Cleaning diesel fuel tank for water use : LUSENET : TimeBomb 2000 (Y2000) Preparation Forum : One Thread

We are thinking of purchasing a 1000gal diesel fuel tank to use as a cistern to collect rainwater for our barn (to feed chickens, garden, etc). There's no large entrance into the tank to clean it out well, just the regular 2" openings in the top.

Can anyone suggest a way of cleaning it to remove [most] traces of fuel? Does it even *need* to be thoroughly cleaned?

We won't be drinking from it, we just dont want to kill our birds or contaminate our garden.


-- lou (, December 01, 1999


Remember the adage that "you are what you eat?" Well..if you eat the eggs of the chickens, you are consumming the diesel. I have no idea how you would get it clean. You can buy plastic or fiberglass tanks that large that are for water. They aren't that expensive. Personally I would take my chances with swamp water before your tank. Taz

-- Taz (, December 01, 1999.

You cannot clean out a used fuel tank so that it will not contaminate potable water. Do not waste your time and effort trying. You CAN use a well-cleaned diesel tank (local laws permitting) for fire-supression water or some such use, providing it doesn't have a bunch of sludge in the bottom like many do. I repeat, do not use such a tank for any consumable water EVER,even for animals. Cleaning a used fuel tank without cutting a large hole in it requires quite a bit of effort, ingenuity, and specialized equipment. It is not rocket science, but it takes a little thought. By the way, the rinse water/detergent that is left over from your cleaning project can usually be considered as a hazardous waste. Dispose of it sensibly.

-- L. A. Perreault (, December 01, 1999.

well, it looks like its back to the drawing boards. thanks everyone.


-- lou (, December 02, 1999.

Have you checked out the poly tanks at TSC (Tractor Supply Corp)? Very reasonable and brand new.

-- Ken Seger (, December 02, 1999.

Some local people have gotten good deals on large new septic tanks they now use as cisterns.

-- marsh (, December 02, 1999.

TSC's URL is but the tanks that I'm thinking of are not in the catalog, just something the local dealers usually have. They are poly tanks, usually white or green that have a molded bottem that makes them fit right into the bed of a pickup (ie. inset at the sides for wheel well clearance. Usually also available in flat (full circle) bottems too. 2" outlet in front, 10" access port in top. Smaller ones are less than $300.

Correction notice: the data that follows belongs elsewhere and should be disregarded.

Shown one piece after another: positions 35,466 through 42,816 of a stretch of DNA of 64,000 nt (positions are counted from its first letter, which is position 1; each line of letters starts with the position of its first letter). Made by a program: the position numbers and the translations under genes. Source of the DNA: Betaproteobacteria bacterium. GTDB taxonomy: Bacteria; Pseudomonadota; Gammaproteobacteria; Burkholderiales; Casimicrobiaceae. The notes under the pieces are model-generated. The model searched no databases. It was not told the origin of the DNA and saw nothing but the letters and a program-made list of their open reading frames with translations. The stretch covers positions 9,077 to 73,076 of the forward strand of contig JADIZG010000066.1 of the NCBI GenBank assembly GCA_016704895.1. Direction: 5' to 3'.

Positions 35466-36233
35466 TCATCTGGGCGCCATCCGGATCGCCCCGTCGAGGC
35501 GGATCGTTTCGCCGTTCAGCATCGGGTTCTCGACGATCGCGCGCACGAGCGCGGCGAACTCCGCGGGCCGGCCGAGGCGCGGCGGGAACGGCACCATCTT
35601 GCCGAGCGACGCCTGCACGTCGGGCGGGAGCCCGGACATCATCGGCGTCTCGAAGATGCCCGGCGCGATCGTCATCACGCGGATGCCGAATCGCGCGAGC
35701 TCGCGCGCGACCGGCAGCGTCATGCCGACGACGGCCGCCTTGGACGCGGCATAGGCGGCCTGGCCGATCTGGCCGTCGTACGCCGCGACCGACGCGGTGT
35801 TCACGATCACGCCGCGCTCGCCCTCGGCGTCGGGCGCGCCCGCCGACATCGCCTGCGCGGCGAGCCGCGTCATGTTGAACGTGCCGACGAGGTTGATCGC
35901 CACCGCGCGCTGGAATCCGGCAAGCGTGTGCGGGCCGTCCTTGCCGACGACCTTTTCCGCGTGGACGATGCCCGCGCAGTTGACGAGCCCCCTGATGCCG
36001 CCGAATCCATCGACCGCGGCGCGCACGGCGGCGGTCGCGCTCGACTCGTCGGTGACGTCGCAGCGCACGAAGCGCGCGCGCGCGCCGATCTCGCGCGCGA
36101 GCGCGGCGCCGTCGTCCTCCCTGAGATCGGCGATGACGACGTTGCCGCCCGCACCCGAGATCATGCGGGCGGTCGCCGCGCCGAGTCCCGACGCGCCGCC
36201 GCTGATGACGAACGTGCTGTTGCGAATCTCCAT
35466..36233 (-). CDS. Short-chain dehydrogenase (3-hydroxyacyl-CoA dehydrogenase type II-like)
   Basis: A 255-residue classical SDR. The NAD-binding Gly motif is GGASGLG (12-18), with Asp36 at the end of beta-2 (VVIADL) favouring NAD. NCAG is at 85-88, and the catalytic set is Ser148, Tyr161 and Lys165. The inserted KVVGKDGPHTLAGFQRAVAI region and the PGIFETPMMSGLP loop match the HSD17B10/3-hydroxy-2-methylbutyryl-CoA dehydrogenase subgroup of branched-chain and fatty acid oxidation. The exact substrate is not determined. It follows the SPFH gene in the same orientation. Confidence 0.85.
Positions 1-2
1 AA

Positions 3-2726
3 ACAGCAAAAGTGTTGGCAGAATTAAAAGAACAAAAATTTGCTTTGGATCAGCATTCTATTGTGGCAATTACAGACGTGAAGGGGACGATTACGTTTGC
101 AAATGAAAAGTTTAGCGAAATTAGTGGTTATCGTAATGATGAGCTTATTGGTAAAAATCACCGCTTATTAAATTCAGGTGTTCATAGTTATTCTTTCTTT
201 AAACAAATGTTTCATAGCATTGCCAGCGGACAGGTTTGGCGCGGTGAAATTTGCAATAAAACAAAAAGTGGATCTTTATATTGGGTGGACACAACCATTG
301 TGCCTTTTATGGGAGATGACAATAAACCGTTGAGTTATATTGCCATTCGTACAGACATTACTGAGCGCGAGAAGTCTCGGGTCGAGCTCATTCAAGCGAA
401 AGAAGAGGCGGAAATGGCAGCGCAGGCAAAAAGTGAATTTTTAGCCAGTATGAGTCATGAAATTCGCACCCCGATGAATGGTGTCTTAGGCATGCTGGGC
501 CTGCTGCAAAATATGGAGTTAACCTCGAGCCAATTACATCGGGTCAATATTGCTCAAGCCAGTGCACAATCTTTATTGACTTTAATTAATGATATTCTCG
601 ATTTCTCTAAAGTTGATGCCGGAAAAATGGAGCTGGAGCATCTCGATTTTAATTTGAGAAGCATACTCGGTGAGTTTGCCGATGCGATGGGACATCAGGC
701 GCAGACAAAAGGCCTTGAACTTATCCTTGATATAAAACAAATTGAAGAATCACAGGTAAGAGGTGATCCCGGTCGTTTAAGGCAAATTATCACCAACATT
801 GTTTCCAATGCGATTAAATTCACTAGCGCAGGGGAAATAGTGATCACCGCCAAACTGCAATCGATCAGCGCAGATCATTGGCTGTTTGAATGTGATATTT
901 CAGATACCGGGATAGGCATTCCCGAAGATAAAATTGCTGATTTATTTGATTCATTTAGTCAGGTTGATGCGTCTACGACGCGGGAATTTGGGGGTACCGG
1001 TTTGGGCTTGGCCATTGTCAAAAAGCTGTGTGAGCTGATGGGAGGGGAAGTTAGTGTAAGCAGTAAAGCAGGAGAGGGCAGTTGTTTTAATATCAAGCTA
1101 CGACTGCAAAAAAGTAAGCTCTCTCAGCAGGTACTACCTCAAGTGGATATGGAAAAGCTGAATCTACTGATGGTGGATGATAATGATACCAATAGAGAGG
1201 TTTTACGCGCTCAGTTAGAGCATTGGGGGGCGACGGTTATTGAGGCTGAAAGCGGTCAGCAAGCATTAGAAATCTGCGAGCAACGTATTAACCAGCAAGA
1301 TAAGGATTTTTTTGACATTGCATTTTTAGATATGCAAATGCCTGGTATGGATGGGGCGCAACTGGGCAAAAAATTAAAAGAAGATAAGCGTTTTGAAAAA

-- Ken Seger (, December 02, 1999.

If you live in or near a dairy farming area, especially an area where the smaller dairies are going out of business, sometimes you can get a bulk tank cheap at a farm sale or from a farmer. These are the stainless steel tanks that are used to store and cool the milk before it is picked up by the dairy's truck. Often smaller tanks (250 to 500 gallon) are cheap, especially if there was a refrigeration problem with them, or the farmer expanded his operation and needs a larger tank. We got ours free, and the farmer even loaded it on a trailer for us. These tanks are food grade stainless steel inside, and come in a number of different styles and many sizes. I have seen 150 gallon to over 1000 gallon.

-- Jim (, December 02, 1999.

My friends cleaned out a used fuel tank (maybe 10-20k gallons?) It was from a gas station, and was large enough that they could cut a hole in it, crawl in and steam clean it. They claim steam cleaning made it safe. They have been using it to store water in for many years. Only a little of the weird side. I've drunk their tap water on many occasions, and it tastes fine, for what it's worth.


-- Al K. Lloyd (, December 05, 1999.

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